The most interesting stuff in the book is about the ways in which the Russian secret service in France, led by the diabolical Rachkovsky, dealt with all this. Determined to harry any Russian émigrés suspected of links to Anarchist groups, his activities were often as despicable as those of the people he pursued. His chief tactic was to use agents provocateurs to infiltrate groups and incite them to acts of violence, so as to persuade the French and British governments to cooperate with his crusade. This was responsible for at least one fatal bombing in Belgium, although the use of double agents could backfire, as when one of them assassinated the Russian police chief. Britain's Special Branch played along happily; there wasn't so much terrorism in Britain (and at least one major incident was the work of Rachkovsky's men), but radicalism had taken hold, even if it was gentler than on the Continent.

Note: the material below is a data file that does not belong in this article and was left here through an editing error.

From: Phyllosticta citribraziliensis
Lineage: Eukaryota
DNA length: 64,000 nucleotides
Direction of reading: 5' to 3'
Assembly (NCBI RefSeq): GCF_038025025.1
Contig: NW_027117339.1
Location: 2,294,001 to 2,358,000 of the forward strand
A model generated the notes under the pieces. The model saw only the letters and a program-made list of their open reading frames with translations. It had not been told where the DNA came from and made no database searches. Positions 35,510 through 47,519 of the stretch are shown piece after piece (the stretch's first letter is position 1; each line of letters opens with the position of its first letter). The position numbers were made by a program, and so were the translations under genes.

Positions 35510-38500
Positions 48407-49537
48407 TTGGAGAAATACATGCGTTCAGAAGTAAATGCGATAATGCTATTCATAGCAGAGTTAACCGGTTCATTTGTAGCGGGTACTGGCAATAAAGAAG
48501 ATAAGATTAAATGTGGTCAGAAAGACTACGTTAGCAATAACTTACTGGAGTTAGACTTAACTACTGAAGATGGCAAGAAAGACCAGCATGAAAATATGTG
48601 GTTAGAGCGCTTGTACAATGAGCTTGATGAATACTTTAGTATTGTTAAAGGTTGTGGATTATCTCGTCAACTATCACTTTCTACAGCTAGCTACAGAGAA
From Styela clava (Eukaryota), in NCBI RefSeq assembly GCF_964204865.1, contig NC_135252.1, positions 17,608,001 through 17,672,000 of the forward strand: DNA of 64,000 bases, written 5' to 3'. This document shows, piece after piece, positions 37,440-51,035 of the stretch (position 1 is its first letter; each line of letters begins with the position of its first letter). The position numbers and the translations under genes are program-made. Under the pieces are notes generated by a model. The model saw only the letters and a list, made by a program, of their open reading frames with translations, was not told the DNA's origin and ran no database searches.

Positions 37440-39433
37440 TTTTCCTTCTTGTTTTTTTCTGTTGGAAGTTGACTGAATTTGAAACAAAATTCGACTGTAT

Rachkovsky seems to have had his fingers in lots of pies, and had a hand in bringing about the alliance of France and Russia that helped cause the First World War. He very probably helped forge the Protocols of the Elders of Zion, a notorious piece of anti-Semitic propaganda that influenced Hitler. He supported the Bolsheviks over other groups in an attempt to split the revolutionary Left, so allowing Lenin to become far more influential than he may have done otherwise. And he may have been involved in the notorious Dreyfus Affair, which divided French society and stirred up a lot more anti-Semitism. Not bad going for one man. If only he'd been Jack the Ripper as well.